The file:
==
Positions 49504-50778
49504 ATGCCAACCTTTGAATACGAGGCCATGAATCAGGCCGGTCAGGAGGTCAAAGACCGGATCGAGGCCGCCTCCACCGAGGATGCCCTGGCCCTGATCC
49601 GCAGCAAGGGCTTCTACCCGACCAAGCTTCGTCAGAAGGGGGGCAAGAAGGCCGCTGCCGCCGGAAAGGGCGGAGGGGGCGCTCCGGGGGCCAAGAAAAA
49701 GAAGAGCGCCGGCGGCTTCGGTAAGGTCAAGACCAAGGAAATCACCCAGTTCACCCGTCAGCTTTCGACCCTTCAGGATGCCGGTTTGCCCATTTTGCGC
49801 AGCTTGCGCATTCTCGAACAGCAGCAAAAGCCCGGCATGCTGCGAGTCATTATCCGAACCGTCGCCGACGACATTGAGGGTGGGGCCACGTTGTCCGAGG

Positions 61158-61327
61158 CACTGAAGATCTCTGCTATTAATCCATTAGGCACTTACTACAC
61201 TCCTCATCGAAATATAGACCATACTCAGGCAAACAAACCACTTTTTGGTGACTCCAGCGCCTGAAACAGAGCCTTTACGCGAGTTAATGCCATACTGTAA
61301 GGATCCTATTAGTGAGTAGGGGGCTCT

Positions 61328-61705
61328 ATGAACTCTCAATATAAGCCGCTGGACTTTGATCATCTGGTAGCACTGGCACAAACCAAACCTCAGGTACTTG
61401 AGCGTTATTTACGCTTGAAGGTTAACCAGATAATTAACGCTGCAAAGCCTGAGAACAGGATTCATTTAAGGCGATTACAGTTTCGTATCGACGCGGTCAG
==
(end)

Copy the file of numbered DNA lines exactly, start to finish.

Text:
Positions 49504-50778
49504 ATGCCAACCTTTGAATACGAGGCCATGAATCAGGCCGGTCAGGAGGTCAAAGACCGGATCGAGGCCGCCTCCACCGAGGATGCCCTGGCCCTGATCC
49601 GCAGCAAGGGCTTCTACCCGACCAAGCTTCGTCAGAAGGGGGGCAAGAAGGCCGCTGCCGCCGGAAAGGGCGGAGGGGGCGCTCCGGGGGCCAAGAAAAA
49701 GAAGAGCGCCGGCGGCTTCGGTAAGGTCAAGACCAAGGAAATCACCCAGTTCACCCGTCAGCTTTCGACCCTTCAGGATGCCGGTTTGCCCATTTTGCGC
49801 AGCTTGCGCATTCTCGAACAGCAGCAAAAGCCCGGCATGCTGCGAGTCATTATCCGAACCGTCGCCGACGACATTGAGGGTGGGGCCACGTTGTCCGAGG

Positions 61158-61327
61158 CACTGAAGATCTCTGCTATTAATCCATTAGGCACTTACTACAC
61201 TCCTCATCGAAATATAGACCATACTCAGGCAAACAAACCACTTTTTGGTGACTCCAGCGCCTGAAACAGAGCCTTTACGCGAGTTAATGCCATACTGTAA
61301 GGATCCTATTAGTGAGTAGGGGGCTCT

Positions 61328-61705
61328 ATGAACTCTCAATATAAGCCGCTGGACTTTGATCATCTGGTAGCACTGGCACAAACCAAACCTCAGGTACTTG
61401 AGCGTTATTTACGCTTGAAGGTTAACCAGATAATTAACGCTGCAAAGCCTGAGAACAGGATTCATTTAAGGCGATTACAGTTTCGTATCGACGCGGTCAG